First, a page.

Decision 2020: An Early Look at the Indiana 5th Congressional District
Updated: Oct 21
On June 14, 2019, Republican Congresswoman Susan Brooks (IN-05) announced that she would not be seeking re-election in 2020. The announcement shocked some in her own party, especially since Brooks was widely considered to be a rising star on the Republican side of the House floor.
She sat on the House Ethics Committee from 2013 – the year she entered Congress – to 2019. She chaired the Ethics Committee from 2017 to 2019. Additionally, the National Republican Congressional Committee (NRCC) named her the Recruitment Chair for the 2020 election cycle.
The Democratic Congressional Campaign Committee (DCCC) Chairwoman Cheri Bustos released a statement the day that Brooks announced her retirement. "Indiana's 5th district has been a DCCC targeted district from the day we announced our offensive battlefield," she said in the statement. "We intend to compete for and win this district because we are not just going to defend our Democratic Majority, we are going to grow it."
While Democrats really hope to flip the district in 2020, doing so will be a difficult task. In 2016, Brooks won the district by 27 points, with President Trump winning the 5th Congressional district over Hillary Clinton by almost 12 points.
The Indiana Democratic Party targeted the district in 2018, nominating businesswoman Dee Thornton to challenge Brooks. Thornton lost the district to Brooks by almost 14 points.
While Thornton's loss in the 5th district was bad news for Democrats, the state party was encouraged by positive results from other races in the 2018 election cycle. For example, young progressive state senate candidate J.D. Ford pulled off an upset victory against Republican Mike Delph to become the first ever openly gay candidate to win an election for the statehouse.
The Indiana Democratic Party was also encouraged by another statistic: Democratic senator Joe Donnelly – who narrowly lost to now-Senator Mike Braun – may have not won his 2018 statewide election, but he did win the majority of votes in the Indiana 5th Congressional District, the Indianapolis Business Journal (IBJ) reported in August 2019.
"We believe [the 5th district is] heading our way," Indiana Democratic Party Chairman John Zody said to the IBJ. "It's a new place for us to compete."
Some political analysts also think that the district's demographics are changing; the 5th district includes Indianapolis suburbs that are very white and affluent. These districts are sometimes referred to as "Whole Foods" districts ("Whole Foods" districts were given their trendy name after a USA Today investigation found that the majority of the seats Democrats flipped in 2018 had a Whole Foods Market in them, a sign that these suburb districts are trending Democratic).
Some of these suburban districts (or Whole Foods districts, if you prefer) have made headlines in recent years. In 2018, Democrats flipped the Virginia 10th District – a district that includes Fairfax County, a very wealthy suburb of Washington D.C. The North Carolina 9th District held a high-profile special election in September 2019. The North Carolina 9th includes Mecklenburg County, a wealthy suburb of Charlotte, North Carolina. While the Democrat in the North Carolina 9th lost the election by a few points, the race signaled suburban voters shifting towards the Democratic Party.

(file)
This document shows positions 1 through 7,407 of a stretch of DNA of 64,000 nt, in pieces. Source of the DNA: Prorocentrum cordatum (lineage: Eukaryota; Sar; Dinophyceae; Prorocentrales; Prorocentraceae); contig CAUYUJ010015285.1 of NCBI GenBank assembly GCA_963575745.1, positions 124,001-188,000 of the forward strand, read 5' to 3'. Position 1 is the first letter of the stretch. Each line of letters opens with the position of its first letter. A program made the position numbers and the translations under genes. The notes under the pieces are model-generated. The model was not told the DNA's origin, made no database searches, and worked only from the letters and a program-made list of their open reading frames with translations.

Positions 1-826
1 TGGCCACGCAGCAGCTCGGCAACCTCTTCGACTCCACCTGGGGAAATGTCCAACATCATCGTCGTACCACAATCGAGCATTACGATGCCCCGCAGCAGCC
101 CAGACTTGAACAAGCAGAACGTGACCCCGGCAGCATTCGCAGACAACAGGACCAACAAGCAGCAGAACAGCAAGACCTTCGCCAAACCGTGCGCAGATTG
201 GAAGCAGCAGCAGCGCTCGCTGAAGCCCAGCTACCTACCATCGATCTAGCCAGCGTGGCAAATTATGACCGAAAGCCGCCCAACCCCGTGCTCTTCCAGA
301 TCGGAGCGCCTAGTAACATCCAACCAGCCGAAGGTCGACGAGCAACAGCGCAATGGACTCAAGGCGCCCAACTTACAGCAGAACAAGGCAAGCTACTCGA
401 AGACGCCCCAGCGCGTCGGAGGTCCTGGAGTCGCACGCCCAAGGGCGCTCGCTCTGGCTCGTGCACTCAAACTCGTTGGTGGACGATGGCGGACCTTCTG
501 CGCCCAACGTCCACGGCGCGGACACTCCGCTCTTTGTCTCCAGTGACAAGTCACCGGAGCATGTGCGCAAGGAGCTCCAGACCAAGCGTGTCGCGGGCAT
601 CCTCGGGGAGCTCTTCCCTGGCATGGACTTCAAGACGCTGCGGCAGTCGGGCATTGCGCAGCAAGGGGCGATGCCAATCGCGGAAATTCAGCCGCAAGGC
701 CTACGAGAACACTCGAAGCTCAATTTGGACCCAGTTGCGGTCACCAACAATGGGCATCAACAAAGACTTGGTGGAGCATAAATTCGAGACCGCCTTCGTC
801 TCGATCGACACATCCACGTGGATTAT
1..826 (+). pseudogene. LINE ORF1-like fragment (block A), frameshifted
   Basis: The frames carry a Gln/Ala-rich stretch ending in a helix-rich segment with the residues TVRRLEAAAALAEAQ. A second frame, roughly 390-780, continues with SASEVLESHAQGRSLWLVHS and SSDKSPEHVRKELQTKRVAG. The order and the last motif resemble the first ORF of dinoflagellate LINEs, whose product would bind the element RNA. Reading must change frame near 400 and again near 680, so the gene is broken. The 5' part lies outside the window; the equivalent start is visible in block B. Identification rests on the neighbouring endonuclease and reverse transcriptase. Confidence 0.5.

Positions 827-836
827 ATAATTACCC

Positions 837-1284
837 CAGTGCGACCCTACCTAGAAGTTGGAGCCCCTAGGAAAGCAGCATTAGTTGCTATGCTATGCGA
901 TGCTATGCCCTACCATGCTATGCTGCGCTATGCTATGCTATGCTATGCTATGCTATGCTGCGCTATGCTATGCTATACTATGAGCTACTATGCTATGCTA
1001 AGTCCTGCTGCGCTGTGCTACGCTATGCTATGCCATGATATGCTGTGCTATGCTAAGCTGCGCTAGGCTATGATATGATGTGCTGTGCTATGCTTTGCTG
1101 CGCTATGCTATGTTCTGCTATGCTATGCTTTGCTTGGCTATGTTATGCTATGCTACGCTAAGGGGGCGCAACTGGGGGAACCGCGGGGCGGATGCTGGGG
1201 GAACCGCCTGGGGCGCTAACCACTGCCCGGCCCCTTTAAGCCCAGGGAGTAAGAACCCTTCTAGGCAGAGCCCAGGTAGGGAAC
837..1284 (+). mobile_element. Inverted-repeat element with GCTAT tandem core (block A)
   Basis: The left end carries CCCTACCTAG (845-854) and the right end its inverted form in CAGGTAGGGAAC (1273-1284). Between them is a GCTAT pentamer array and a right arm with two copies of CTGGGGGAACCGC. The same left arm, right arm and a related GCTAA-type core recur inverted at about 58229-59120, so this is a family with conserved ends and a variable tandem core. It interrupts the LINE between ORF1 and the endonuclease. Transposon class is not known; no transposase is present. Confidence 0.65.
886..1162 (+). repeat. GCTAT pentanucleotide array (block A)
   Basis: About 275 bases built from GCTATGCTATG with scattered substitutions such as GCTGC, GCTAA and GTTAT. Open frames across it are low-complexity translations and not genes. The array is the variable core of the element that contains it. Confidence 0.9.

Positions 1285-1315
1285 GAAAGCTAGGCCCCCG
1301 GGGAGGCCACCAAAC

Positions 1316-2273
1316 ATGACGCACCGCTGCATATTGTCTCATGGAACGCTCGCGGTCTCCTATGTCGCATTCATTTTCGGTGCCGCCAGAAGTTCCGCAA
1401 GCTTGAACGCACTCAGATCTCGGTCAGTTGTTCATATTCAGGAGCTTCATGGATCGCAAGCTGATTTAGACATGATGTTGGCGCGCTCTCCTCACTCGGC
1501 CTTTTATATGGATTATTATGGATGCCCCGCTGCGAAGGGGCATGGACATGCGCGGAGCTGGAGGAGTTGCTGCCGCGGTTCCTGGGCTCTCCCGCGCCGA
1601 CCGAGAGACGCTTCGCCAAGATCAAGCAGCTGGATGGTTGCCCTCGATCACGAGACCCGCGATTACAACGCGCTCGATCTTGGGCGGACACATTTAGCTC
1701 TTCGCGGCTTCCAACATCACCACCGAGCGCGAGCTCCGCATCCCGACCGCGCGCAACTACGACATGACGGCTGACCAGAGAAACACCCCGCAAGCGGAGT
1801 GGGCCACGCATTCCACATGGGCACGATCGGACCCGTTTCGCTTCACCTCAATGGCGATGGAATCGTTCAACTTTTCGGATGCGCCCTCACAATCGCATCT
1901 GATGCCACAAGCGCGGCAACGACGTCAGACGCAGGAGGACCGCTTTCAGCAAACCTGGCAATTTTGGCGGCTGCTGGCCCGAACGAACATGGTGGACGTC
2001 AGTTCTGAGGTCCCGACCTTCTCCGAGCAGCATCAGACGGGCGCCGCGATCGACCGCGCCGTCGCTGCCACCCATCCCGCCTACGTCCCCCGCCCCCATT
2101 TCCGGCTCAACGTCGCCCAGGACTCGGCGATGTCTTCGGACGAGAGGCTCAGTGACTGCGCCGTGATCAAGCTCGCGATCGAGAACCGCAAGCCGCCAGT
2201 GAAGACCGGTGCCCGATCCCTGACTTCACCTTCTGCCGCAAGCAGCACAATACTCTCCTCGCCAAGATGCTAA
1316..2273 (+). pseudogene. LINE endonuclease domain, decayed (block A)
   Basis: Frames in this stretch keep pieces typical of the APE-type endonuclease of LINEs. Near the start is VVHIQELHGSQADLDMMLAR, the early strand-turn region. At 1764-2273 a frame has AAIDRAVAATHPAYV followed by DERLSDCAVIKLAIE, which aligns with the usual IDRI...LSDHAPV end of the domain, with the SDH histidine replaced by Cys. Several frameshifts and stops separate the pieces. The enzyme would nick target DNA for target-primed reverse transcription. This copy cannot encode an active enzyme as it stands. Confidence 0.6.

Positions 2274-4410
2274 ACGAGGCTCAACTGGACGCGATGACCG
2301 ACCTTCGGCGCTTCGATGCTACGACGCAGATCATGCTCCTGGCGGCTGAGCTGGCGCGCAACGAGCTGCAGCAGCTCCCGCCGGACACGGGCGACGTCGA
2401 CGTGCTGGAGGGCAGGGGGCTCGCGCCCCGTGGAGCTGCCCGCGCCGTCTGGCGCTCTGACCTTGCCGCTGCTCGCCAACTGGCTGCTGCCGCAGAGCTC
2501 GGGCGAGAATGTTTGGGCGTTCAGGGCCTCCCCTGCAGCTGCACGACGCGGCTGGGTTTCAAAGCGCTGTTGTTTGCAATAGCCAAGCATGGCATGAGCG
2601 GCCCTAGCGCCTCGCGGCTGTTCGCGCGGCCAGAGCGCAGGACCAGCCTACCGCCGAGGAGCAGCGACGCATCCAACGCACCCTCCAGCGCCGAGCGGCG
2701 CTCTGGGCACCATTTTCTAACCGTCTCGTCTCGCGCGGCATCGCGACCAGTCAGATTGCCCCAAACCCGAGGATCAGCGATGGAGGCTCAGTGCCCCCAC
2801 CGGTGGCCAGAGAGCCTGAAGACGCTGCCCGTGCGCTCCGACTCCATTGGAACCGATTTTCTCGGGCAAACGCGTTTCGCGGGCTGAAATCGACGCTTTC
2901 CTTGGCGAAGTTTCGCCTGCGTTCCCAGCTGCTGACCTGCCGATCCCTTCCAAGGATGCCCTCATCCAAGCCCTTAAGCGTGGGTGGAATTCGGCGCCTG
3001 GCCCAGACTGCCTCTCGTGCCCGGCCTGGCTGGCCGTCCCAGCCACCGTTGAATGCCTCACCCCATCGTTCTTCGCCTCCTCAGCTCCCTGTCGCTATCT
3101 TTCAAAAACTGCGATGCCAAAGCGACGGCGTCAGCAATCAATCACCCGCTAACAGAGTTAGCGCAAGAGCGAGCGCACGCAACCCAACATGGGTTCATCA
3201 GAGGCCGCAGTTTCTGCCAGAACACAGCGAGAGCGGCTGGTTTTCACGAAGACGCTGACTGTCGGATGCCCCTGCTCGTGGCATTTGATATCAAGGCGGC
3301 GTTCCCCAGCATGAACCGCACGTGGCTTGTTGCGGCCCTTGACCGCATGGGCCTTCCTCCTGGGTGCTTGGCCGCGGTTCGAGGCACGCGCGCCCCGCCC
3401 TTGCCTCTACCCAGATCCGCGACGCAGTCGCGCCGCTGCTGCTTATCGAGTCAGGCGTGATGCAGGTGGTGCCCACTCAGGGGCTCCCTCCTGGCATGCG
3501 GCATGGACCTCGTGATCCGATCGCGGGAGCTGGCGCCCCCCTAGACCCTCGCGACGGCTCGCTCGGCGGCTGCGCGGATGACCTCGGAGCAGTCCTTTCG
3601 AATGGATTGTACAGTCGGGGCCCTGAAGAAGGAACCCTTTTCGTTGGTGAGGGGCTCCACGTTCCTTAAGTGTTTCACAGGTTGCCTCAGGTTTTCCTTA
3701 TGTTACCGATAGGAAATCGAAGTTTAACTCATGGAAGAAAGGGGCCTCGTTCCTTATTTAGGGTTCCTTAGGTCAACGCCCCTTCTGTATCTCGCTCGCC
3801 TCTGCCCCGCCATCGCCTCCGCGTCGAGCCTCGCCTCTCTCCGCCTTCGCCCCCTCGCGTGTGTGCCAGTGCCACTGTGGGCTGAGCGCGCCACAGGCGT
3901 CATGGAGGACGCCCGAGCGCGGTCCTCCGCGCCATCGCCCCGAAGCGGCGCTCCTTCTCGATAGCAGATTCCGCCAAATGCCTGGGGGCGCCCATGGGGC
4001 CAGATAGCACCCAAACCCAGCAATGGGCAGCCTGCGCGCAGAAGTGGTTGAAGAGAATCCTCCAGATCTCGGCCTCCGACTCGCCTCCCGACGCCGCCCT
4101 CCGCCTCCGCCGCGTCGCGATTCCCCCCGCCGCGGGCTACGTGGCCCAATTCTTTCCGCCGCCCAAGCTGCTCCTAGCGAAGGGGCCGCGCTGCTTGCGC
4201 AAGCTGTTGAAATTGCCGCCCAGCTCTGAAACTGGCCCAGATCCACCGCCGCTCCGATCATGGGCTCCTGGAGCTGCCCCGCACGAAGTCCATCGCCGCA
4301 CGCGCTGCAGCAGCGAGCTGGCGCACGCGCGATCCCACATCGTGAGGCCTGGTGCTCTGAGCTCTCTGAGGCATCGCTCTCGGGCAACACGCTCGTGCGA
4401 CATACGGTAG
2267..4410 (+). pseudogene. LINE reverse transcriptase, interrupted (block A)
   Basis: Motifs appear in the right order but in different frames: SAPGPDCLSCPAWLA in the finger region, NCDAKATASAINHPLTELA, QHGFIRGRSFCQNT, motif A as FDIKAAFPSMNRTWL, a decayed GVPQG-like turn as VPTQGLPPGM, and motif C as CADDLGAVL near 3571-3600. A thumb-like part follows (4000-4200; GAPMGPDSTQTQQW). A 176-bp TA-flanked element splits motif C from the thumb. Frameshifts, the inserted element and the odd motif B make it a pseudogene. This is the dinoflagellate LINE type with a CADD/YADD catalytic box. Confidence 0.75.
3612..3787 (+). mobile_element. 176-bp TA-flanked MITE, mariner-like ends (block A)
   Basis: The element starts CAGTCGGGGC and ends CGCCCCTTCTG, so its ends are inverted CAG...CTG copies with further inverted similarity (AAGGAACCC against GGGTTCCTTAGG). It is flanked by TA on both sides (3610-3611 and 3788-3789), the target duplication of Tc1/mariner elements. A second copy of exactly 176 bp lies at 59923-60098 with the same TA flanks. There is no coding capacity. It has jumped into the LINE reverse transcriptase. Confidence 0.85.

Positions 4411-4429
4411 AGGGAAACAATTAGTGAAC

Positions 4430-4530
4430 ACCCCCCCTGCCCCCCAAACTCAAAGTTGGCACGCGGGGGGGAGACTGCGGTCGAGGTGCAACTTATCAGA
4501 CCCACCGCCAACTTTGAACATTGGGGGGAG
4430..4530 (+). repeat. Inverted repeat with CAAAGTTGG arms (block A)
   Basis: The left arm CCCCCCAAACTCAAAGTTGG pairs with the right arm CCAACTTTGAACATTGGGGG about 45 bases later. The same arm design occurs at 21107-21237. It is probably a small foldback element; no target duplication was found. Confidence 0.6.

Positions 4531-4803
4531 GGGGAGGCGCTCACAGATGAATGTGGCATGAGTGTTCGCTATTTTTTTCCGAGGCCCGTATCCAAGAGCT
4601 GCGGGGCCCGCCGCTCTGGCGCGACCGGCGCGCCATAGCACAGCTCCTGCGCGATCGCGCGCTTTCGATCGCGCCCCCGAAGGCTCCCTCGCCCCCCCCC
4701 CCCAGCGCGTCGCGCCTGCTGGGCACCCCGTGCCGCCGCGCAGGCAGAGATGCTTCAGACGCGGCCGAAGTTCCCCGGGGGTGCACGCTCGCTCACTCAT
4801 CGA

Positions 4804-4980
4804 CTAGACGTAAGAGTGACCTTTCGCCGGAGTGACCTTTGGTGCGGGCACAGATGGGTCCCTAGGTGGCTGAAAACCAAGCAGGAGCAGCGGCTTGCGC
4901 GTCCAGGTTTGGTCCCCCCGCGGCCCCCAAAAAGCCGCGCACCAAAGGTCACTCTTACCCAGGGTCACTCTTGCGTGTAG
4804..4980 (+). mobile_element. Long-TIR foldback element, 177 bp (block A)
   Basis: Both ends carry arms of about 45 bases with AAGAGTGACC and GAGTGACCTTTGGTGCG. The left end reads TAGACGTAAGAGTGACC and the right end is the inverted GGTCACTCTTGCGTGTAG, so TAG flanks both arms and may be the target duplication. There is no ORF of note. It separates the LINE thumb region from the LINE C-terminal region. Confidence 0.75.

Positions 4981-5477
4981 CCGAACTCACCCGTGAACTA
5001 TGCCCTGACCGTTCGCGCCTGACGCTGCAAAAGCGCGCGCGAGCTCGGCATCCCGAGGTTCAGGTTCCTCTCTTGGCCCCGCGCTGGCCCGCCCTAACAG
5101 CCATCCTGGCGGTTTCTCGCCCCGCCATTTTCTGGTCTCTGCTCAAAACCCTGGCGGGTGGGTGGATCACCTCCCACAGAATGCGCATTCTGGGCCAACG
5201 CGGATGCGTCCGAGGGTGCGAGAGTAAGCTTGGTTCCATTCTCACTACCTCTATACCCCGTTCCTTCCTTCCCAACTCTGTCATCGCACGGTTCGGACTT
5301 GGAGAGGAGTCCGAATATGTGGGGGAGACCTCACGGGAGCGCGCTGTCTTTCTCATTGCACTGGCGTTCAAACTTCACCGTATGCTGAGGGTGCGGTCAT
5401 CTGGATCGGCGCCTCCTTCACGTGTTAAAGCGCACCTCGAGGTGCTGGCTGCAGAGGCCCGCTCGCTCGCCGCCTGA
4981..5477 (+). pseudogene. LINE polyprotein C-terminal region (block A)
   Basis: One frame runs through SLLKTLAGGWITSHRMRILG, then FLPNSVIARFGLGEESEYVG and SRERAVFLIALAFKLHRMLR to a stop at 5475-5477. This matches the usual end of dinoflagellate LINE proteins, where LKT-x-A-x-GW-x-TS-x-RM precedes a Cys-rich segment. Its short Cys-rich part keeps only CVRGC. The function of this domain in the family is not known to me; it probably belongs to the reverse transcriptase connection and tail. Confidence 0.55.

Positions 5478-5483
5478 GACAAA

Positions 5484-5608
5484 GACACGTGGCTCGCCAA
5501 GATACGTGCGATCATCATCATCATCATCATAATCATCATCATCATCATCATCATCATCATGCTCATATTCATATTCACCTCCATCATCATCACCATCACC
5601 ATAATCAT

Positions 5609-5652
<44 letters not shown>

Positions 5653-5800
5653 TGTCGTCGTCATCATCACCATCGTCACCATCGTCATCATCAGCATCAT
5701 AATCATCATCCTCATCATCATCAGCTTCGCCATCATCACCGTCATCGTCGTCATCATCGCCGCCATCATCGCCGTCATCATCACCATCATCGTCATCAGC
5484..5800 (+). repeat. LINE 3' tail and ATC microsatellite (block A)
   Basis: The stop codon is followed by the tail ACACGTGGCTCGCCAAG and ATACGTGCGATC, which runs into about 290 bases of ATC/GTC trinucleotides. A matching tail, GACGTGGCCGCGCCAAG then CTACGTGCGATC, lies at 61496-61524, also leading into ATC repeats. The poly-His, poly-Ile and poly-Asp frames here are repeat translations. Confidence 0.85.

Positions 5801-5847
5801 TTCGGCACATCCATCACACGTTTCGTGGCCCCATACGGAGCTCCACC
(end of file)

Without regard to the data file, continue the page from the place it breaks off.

Because the Indiana 5th Congressional District will be open with no incumbent running, candidates from both major parties rushed to enter Indiana's closely watched Congressional race.
There are 13 Republicans who have declared their candidacy for the Republican nomination in the fifth district. Included in this article are five of the top competitors.
Indiana State Treasurer Kelly Mitchell assumed her office in November 2014, replacing controversial Republican Richard Mourdock, who resigned in August of that year to pursue other professional interests. As of the end of 2019, she has fundraised more money than any other candidate in the Republican primary. Her campaign has almost $96,000 cash on hand.
One of Mitchell's top priorities is health care, and while she believes that "[n]o American family should ever face that type of financial uncertainty," she does not support a government-run healthcare system.
Her campaign has earned the endorsements of the Value in Electing Women (VIEW) PAC, a conservative committee that supports Republican women running for office. She has also been endorsed by former Indianapolis City-County Councillor Michael McQuillen, who called her a "fearless leader and a passionate public servant."
Dr. Chuck Dietzen
Dietzen founded Timmy Health Global, an Indianapolis-based organization that aims to "expand access to healthcare" around the world by sending medical service teams to support heath projects. He was also the Chief of Pediatric Rehabilitation Medicine at Indiana University's Riley Hospital for Children. Dietzen supports the expansion of President Trump's tax cuts, strong border protections and pro-life legislation.
His campaign holds more money than any of the Republicans running for the nomination, declaring over $228,000 in receipts in his 2019 fourth quarter filing. However, a lot of that money includes loans that Dietzen has taken out himself, according to FEC records. His campaign has spent significantly less money than his Republican opponents, having only spent $35,851 since the start of his campaign.
Beth Henderson, an Indianapolis business owner, has lived in Indiana's 5th Congressional District for 30 years. Her top priorities are healthcare reform and job growth. She also supports "efforts to rebuild our military and secure our southern border." U.S. Senator Mike Braun (R-IN) endorsed Henderson in early February.
Henderson drew controversy in March after the IndyStar obtained a voicemail recording of a campaign fundraiser stating that "Susan [Brooks]...recruited Beth [Henderson] to run for her [seat]." The IndyStar report led Congresswoman Brooks's Chief of Staff to tell the Henderson campaign to stop misrepresenting the conversations between Henderson and Brooks. The campaign told the IndyStar that the message from the caller was not a part of any script.